There is no Hebrew language test for foreigners seeking citizenship, either Jews immigrating under the Law of Return, or non-Jewish spouses of Israeli citizens naturalizing under the Citizenship Law.

According to Haaretz, other Bedouins have found the interior ministry so unresponsive they have given up in despair.

The only provision allowing citizenship to be canceled is for recent arrivals who provided false information in their applications. Even then, the interior ministry is required to act within three years – otherwise it has to make an application for revocation through the courts.

Adalah has complained that those affected were not given a hearing before their citizenship was rescinded or the chance to appeal. Zaher said the policy was also blatantly discriminatory as no Jews had been denied citizenship because of errors in their parents’ or grandparents’ registration under the Law of Return.

Equal rights for equal burden?

The treatment of Bedouins gives the lie to one of Israel’s most familiar claims: that Palestinian citizens will receive the same rights as Jewish citizens if they share an equal burden. Avigdor Lieberman, the defense minister, has repeatedly campaigned on a platform of “no loyalty, no citizenship.” He argues that Palestinian citizens who do not serve in the Israeli army or perform an equivalent form of national service should lose their citizenship.

However, a proportion of those stripped of citizenship are from Bedouin families that have served in the Israeli army as desert trackers.

Several unrecognized villages, home to some 100,000 Bedouins, have a tradition of military service, but have still been denied services. Their homes are all under threat of demolition.

Some of the residents of Umm al-Hiran, which is currently being demolished to make way for the exclusively new Jewish community of Hiran, served as trackers for the Israeli army.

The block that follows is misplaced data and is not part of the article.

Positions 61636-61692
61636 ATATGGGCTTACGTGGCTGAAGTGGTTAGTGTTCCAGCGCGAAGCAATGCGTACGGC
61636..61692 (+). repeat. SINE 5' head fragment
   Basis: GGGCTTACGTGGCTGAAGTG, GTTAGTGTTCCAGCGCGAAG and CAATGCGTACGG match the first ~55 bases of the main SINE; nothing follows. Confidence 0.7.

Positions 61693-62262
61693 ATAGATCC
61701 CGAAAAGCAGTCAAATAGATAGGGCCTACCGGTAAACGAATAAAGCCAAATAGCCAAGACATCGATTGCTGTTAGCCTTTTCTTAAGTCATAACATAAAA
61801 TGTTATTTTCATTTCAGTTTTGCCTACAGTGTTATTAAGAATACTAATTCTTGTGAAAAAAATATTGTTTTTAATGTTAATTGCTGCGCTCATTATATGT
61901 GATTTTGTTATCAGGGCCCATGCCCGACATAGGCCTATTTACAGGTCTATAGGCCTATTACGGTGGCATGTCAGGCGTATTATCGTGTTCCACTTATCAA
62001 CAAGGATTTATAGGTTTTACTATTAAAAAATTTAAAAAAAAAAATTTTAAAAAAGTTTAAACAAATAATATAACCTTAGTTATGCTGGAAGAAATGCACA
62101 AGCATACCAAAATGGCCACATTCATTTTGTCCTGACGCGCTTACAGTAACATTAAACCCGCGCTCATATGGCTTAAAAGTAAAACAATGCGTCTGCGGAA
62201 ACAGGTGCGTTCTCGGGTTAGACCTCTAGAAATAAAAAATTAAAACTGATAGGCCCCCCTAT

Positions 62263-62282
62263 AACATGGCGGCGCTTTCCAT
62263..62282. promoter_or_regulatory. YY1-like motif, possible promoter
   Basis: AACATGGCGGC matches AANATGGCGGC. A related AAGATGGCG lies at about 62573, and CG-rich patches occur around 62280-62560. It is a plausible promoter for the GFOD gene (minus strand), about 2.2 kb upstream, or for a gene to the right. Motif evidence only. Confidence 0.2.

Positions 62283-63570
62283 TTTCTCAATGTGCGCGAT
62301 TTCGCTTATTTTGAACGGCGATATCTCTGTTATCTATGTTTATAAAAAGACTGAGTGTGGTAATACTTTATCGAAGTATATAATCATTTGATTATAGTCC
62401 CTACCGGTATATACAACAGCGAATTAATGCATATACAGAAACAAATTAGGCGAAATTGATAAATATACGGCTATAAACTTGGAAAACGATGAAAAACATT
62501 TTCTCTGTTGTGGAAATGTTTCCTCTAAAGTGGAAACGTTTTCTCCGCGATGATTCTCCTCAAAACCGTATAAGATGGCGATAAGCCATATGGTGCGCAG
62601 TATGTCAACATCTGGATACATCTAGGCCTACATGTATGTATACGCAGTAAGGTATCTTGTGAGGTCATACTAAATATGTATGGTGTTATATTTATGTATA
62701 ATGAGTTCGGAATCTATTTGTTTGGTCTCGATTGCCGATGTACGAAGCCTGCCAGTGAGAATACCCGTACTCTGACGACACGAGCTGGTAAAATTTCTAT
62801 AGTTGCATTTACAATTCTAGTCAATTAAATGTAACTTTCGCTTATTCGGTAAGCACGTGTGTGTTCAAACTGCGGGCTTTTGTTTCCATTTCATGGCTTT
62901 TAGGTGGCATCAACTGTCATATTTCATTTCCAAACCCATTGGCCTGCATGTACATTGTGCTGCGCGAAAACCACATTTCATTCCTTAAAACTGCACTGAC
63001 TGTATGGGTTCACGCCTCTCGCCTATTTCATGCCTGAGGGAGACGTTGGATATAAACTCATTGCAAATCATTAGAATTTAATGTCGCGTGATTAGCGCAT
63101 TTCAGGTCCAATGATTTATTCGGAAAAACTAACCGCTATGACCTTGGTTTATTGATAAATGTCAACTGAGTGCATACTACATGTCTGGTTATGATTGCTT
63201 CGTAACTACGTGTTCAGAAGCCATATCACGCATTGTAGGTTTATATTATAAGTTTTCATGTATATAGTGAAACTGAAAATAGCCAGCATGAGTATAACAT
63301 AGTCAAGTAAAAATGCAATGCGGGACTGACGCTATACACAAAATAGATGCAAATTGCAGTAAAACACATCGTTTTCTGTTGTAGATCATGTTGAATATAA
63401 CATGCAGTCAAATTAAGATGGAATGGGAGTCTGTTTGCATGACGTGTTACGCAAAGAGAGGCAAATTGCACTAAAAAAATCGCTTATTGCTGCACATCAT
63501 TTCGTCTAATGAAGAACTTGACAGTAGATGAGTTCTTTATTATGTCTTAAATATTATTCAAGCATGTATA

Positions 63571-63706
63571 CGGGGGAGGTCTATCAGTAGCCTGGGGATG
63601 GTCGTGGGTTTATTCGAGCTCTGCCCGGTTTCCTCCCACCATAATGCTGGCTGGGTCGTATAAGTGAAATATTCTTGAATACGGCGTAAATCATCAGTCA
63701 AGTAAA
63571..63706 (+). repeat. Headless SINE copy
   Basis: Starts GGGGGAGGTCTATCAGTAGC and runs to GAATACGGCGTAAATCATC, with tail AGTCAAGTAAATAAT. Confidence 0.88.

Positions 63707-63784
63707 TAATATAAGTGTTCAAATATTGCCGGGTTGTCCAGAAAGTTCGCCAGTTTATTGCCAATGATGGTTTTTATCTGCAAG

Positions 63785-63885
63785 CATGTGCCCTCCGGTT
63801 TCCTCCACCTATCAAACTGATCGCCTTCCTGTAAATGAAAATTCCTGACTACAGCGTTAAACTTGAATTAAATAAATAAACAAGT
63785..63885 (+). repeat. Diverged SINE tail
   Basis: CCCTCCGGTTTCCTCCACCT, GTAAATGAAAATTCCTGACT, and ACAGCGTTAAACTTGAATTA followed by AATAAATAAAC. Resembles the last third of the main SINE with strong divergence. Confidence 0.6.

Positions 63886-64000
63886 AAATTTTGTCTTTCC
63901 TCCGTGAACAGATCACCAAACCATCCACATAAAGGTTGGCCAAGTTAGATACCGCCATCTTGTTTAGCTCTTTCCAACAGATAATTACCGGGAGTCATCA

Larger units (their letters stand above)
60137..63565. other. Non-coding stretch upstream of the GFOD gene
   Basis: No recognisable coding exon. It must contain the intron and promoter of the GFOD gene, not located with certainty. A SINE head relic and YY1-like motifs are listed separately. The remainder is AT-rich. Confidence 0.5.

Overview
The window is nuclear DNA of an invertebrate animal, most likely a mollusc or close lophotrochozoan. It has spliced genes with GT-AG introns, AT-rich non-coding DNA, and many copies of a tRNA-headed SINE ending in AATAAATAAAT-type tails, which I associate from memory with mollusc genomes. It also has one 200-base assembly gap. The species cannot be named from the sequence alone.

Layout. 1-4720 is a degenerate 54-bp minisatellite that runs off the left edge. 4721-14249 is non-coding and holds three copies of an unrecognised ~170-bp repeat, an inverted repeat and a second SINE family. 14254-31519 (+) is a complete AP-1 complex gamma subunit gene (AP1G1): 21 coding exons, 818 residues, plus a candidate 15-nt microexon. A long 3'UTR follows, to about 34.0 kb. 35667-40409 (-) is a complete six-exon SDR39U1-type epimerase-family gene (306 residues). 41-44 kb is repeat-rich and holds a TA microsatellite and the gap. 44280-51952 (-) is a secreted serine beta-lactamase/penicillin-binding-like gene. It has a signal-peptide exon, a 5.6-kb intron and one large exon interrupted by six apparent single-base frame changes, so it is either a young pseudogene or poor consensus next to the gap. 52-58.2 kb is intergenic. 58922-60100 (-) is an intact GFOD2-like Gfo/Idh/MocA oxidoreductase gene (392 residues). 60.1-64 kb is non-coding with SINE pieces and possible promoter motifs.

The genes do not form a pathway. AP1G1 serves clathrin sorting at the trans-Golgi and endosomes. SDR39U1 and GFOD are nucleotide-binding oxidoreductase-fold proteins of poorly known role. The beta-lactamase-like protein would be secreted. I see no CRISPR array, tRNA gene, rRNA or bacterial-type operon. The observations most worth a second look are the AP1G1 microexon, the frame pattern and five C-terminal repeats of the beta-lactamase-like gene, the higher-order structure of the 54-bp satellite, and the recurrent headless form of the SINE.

Atalla Saghaira, a resident of the unrecognized village of Rahma, told Haaretz he had been stripped of his citizenship in 2002 when he applied for a passport, even though his father was a tracker for the Israeli army. After 13 years of struggle, he eventually managed to regain citizenship, but three of his brothers were still stateless.

‘No harm intended’

The Israeli parliament’s interior committee held a meeting last year at which officials for the first time gave details of the revocation policy.

The head of the interior ministry’s citizenship department, Ronen Yerushalmi, submitted a report stating that as many as 2,600 Bedouins were affected. He admitted, however, that the data was not precise and the figure could be even higher.

At another meeting, the committee’s legal adviser, Gilad Keren, warned that the ministry was most likely breaking Israeli law. He said he could not “understand how, when a person has been a citizen for 20 years and the state makes a mistake, that person’s status is changed.”

In a statement to The Jerusalem Post, the interior ministry denied the evidence heard by the committee, claiming that only about 150 people had been affected. “No one means to harm them,” a spokesperson said. “Now the ministry is asking them to legally re-register so they will remain citizens.”

Revelations of the mass revocations came as an Israeli court last month approved for the first time stripping of citizenship a Palestinian convicted of carrying out an attack.

The interior ministry gave Alaa Zayoud, from the town of Umm al-Fahm in present-day northern Israel, the status of temporary resident after he was sentenced to 25 years for carrying out a car-ramming attack last October on Israeli soldiers. Four people were injured in that incident.

The revocation was made on the basis of a 2008 amendment to the Citizenship Law that allows citizenship to be rescinded for “breach of loyalty” to the state.

Double standard